Last year, New York State became the first to require that schools use green cleaning products and recently, New Jersey followed suit, setting the stage for other states to follow (see news).

Building service contractors now face a market that’s open and interested in green cleaning. School administrators increasingly view it as an investment rather than as an expense because of the research that shows positive health, productivity and academic benefits for students and teachers.

In this year’s Market Barometer survey commissioned by Turner Construction, a leading general builder, officials at K-12 facilities rated green schools as better able to attract and retain teachers (74 percent), reduce student absenteeism (72 percent), and increase student performance (71 percent) than traditionally built schools. Forty-nine percent of respondents rated improved indoor air quality as the most important green feature.

Green-cleaning consultant Steve Ashkin, conservatively estimates that 20 to 30 percent of schools currently employ at least one attribute of a green cleaning program – buying green chemicals or using recycled toilet paper or looking at resource conservation issues – and expects that number to grow to 80 to 90 percent over the coming five years. He also expects that during this time, people will gain confidence using green products and will implement more robust, complete programs.

Based on the experience of developing a green cleaning program for the Chicago Public School District, the Healthy School Campaign has released the “Quick and Easy Guide to Green Cleaning.” If it can be done in Chicago, with its financial constraints and a huge, decentralized decision-making system, it can be done anywhere.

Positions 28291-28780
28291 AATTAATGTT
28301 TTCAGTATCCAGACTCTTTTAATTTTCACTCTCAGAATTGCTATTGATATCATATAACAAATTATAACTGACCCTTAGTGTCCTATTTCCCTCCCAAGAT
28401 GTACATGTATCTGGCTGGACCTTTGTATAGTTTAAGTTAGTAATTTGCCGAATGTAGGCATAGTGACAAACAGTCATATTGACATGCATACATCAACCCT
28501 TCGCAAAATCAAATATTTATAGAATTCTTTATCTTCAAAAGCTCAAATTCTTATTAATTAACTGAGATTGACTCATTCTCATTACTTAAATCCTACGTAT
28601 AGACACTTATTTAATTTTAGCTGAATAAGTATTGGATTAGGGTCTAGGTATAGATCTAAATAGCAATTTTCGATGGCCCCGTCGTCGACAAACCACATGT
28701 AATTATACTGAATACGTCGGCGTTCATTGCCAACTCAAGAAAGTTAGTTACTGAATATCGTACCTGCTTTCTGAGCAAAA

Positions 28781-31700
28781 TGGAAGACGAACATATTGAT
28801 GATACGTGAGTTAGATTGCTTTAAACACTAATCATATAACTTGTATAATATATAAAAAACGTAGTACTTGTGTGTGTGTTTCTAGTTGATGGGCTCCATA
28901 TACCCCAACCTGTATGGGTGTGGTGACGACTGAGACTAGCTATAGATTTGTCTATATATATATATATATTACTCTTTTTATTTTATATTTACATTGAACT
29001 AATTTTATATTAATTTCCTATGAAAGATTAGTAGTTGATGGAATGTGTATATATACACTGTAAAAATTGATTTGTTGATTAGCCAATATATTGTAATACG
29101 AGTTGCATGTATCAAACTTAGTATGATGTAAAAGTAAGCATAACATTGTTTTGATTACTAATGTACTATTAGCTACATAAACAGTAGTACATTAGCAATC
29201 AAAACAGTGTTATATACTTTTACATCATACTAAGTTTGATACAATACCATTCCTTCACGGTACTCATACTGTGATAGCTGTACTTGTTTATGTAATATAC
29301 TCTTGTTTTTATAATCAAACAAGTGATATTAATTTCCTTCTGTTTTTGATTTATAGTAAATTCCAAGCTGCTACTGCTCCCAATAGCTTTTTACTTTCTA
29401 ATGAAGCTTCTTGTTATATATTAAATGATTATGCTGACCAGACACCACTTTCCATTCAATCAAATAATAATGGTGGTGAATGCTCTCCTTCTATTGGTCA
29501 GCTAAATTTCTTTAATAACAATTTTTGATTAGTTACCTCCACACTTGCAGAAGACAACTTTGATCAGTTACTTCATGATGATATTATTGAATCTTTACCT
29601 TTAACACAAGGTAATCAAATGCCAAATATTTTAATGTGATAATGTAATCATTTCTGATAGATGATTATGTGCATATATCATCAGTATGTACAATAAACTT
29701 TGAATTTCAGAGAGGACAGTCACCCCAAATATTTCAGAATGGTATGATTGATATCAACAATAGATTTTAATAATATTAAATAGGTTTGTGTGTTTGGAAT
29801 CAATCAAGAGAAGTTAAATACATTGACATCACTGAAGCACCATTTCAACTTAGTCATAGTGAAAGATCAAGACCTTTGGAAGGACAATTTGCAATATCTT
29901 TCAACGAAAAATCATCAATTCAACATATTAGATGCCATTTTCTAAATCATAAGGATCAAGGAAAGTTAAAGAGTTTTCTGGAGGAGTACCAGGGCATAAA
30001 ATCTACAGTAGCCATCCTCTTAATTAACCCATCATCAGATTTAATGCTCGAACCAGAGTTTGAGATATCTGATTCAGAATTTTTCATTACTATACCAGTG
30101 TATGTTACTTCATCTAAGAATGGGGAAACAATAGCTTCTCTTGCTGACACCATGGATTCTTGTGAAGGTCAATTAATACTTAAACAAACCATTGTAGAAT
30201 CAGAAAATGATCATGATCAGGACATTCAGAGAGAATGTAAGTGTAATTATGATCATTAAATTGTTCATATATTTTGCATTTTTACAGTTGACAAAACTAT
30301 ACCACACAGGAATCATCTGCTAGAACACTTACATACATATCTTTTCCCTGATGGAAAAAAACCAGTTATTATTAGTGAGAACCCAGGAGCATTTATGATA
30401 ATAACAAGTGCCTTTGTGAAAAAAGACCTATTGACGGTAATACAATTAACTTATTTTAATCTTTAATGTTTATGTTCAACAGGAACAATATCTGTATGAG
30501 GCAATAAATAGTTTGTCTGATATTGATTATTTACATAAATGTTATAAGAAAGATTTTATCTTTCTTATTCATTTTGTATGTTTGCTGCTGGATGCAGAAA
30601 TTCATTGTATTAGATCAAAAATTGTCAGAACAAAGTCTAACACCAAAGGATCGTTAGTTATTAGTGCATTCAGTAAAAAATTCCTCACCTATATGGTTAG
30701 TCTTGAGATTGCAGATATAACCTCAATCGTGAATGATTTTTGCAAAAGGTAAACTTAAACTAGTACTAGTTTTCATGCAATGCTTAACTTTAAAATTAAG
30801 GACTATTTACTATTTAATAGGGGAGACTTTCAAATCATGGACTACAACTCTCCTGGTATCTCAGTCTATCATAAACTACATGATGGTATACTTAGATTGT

Cleaning contractors that succeed will offer complete services that reduce indoor air pollution, and conserve water and energy. Complete service includes truly green chemicals, efficient equipment, sustainably sourced or recycled paper and other supplies. Green cleaning goes beyond just washing floors and vacuuming to disinfecting desks, doorknobs and other “touch points,” to recommending entryway mats. It also requires proper training, staffing levels and cleaning schedules.

And it doesn’t necessarily have to cost more. Efficient vacuums trap particles, reducing the need to dust. Consolidating chemicals can reduce the supply budget by 15 percent. An East Coast school district found it could receive $225,000 yearly in state aid for every 1 percent increase in attendance, achieved through healthier cleaning practices.

Now is the time to seize this opportunity to reformulate your programs to offer the advantages that truly green cleaning can provide.

Rona Fried is founder of, an Internet community that provides services and information to companies that integrate triple bottom-line concerns — social, environmental and economic — into their core strategies.